Calling inpout32.dll for port control

This is a discussion on Calling inpout32.dll for port control within the C++ Programming forums, part of the General Programming Boards category; Hello, I am fairly to programming in c++. I am having trouble with using dll files. I am aware of ...

  1. #1
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    Calling inpout32.dll for port control

    Hello,

    I am fairly to programming in c++. I am having trouble with using dll files. I am aware of the LoadLibrary and GetProcAddress functions. And I have tried to write some codes using them to control parallel port. I would be glad if you gave me some feedback if it is true or not.



    Code:
    #include <iostream>
    #define Data 0x378
    using namespace std;
    
    int main(int argc, char *argv[])
    {
        oz=LoadLibrary("inpout32.dll");
        if(oz!=NULL)
                     function=GetProcAddress(oz,"out32");
        function(Data,254);     
        
        system("PAUSE");
        return EXIT_SUCCESS;
    }
    Thank you.

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    Code:
    #include <iostream>
    #define Data 0x378
    using namespace std;
    
    int main(int argc, char *argv[])
    {
       HINSTANCE oz;  
      oz=LoadLibrary("inpout32.dll");
        if(oz!=NULL)
                     function=GetProcAddress(oz,"out32");
        function(Data,254);     
        
        system("PAUSE");
        return EXIT_SUCCESS;
    }
    Forgot to add instance.

  3. #3
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    You also forgot to define function. Your code also tries to execute function, whether it has been properly initialised or not. Beyond that, this is not a C++ question. It is (mostly) specific to the dll you are using, and windows.

    If you are using inpout32.dll from logix4u.net .....

    1) The function for out32 is named "Out32", not "out32". These things are case sensitive.

    2) The return value from GetProcAddress() is a void pointer. In C++, there is no implicit conversion from a void pointer to other pointer types.

    3) Inpout32.dll installs a kernel mode driver (usually as a result of calling one of the functions exported by the DLL). This means, the first time you use it, you need to be logged in to an account with administrative privileges (as that is what is required to install a kernel mode driver). If you don't do that, the dll cannot function. Once you have run it (at least) once from an account with administrative privileges, the dll (and programs using it) can be run from an account without admin privileges (unless your programs need admin privileges for other reasons).

    4) When you have finished using the functions in the dll, it is usually a good idea to call FreeLibrary().
    Right 98% of the time, and don't care about the other 3%.

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    Thank you for your answer.
    If I understood right, I have to define function also. What I cant get correctly is using GetProcAddress then. Do I have to define a new function for usage of Out32 ? Or can I just use Out32 freely after I have handled the inpout32.dll. I feel really confused about these concepts. Other than these I understand your post completely. Thank you. Id be just glad if you remedied my confusion above.

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    And Also , I am having problem compiling loadlibrary codes with dev c++. After you said that my problem is about windows and specific dll, I think that the compiler might be having problems recognizing LoadLibrary and Getp... functions. Could this be true? It doesnt even recognize HINSTANCE. Maybe I need additional libraries .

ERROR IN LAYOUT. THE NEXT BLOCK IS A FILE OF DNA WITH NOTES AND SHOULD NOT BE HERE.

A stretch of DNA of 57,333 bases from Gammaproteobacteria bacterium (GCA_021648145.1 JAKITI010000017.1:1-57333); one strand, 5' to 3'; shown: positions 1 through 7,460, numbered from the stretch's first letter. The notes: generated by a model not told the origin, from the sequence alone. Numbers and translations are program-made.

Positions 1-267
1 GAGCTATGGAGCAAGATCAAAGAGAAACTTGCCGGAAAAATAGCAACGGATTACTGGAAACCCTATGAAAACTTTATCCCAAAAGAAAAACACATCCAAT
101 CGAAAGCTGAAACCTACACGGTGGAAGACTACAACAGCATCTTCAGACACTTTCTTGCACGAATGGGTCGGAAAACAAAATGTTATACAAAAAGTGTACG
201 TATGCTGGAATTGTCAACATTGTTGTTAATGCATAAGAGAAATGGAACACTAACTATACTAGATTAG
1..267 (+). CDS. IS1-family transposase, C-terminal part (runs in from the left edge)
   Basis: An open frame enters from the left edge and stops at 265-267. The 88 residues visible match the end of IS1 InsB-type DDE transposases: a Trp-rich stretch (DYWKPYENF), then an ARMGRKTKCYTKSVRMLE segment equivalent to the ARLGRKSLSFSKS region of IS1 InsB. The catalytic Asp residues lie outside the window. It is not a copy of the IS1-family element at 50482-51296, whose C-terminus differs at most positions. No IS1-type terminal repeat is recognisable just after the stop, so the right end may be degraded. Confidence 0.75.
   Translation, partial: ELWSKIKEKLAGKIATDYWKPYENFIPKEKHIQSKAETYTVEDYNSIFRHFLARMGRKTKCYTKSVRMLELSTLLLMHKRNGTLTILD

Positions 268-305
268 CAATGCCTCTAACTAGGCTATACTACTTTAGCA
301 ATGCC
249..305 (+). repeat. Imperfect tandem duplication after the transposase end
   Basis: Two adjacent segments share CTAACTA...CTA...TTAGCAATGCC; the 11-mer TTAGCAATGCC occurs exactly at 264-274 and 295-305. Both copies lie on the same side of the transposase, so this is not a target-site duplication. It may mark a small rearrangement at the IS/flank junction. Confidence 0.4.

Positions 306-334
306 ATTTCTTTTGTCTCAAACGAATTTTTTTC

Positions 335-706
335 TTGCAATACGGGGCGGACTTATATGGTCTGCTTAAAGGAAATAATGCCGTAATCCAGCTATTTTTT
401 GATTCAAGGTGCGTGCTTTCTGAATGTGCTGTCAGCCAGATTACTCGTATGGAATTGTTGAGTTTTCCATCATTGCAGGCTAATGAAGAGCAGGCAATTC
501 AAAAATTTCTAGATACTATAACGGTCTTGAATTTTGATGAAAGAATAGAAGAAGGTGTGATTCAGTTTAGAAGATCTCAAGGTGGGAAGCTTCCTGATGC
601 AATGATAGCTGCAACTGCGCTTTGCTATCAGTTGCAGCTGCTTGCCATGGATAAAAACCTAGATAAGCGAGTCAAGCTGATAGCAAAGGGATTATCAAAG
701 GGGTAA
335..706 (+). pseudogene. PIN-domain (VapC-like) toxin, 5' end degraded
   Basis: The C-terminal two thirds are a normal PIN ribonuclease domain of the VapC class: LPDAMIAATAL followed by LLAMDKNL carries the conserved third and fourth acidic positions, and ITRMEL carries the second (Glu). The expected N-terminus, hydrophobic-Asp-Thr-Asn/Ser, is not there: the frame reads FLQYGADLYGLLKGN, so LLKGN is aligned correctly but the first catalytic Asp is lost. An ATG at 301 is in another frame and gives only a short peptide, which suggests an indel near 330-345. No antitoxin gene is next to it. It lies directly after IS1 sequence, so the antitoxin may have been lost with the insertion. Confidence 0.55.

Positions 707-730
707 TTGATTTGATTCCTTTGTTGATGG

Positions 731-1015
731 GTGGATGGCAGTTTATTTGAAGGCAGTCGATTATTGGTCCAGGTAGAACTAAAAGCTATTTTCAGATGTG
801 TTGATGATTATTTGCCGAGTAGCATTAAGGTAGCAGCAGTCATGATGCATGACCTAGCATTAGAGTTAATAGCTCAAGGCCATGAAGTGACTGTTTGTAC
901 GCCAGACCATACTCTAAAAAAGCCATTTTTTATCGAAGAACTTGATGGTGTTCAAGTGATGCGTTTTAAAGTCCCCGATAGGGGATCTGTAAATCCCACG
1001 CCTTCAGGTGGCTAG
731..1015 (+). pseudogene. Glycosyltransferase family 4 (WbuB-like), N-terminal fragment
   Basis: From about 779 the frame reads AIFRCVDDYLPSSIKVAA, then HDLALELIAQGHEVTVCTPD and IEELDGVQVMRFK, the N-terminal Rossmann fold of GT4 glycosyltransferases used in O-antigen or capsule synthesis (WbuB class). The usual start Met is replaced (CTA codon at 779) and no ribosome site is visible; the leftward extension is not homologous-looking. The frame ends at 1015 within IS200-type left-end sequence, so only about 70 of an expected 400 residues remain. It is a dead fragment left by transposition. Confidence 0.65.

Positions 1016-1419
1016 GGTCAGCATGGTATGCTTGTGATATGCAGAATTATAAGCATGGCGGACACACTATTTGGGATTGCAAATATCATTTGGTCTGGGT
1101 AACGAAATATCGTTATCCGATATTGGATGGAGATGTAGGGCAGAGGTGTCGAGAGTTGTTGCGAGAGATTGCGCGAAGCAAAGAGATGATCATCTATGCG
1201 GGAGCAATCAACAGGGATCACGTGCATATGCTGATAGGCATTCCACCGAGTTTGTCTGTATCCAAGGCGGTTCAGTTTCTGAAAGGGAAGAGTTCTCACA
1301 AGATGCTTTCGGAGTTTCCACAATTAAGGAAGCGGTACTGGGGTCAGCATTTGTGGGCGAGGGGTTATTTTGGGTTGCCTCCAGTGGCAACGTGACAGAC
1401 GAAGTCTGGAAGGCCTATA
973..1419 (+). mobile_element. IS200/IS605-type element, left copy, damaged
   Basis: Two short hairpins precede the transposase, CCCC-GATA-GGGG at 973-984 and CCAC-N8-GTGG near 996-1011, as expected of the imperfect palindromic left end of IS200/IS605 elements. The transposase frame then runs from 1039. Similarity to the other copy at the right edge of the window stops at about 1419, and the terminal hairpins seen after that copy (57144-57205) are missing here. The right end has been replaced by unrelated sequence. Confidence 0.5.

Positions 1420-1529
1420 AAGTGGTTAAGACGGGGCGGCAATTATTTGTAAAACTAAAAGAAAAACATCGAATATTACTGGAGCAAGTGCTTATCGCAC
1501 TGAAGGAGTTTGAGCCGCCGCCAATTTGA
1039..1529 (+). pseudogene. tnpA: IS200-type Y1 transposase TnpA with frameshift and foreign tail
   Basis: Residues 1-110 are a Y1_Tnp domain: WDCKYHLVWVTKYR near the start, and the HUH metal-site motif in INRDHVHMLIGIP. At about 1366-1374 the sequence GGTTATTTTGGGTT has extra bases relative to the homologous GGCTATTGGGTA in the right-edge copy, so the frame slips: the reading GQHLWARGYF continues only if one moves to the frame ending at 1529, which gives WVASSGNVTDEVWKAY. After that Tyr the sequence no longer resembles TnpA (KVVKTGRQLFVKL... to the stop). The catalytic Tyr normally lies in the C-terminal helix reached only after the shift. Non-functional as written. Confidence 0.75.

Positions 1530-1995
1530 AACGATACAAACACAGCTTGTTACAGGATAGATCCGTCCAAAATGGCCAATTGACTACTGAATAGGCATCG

Last edited by ozumsafa; 08-18-2011 at 06:00 AM.

  6. #6
    and the Hat of Guessing tabstop's Avatar
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    Did you bother to #include <windows.h>?

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    Allright that could solve the problem if I have the windows.h . Whu so aggresive , I ask because I am kind of confused about which is actually for windows and which is for c++ syntax. I have some idea about c++ , but I think I dont have enough background about the relations between file formats, os and language.

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    LoadLibrary() is a win32 function, so most compilers targeting windows will be able to use it. You need to include appropriate declarations (typically via a header file like <windows.h>, as suggested by tabstop) though.

    When getting a pointer via GetProcAddress(oz, "Out32"), you need to convert the return value into a function pointer of the appropriate type (IIRC a stdcall function that accepts an argument of type short, and returns a short). Once you have such a pointer, you can use it until you call FreeLibrary() to release the DLL instance.

    If my description above seems like gibberish to you, then ...... If you are still in the early stages of learning C++, you will probably want to do something a bit more elementary than loading dll functions. Loading dll functions is not difficult, but it does involve some specific techniques in C++. If you don't understand C++, it is really hard to understand how to work with dlls, using C++ code.
    Right 98% of the time, and don't care about the other 3%.

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    Thanks again. No I did not think feel that it was gibberish to me. Although I dont claim to be someone about c++. Anyway let's see If I can see the logic correctly then. I will create a stdcall function to be able to use Out32 with the new pointer function.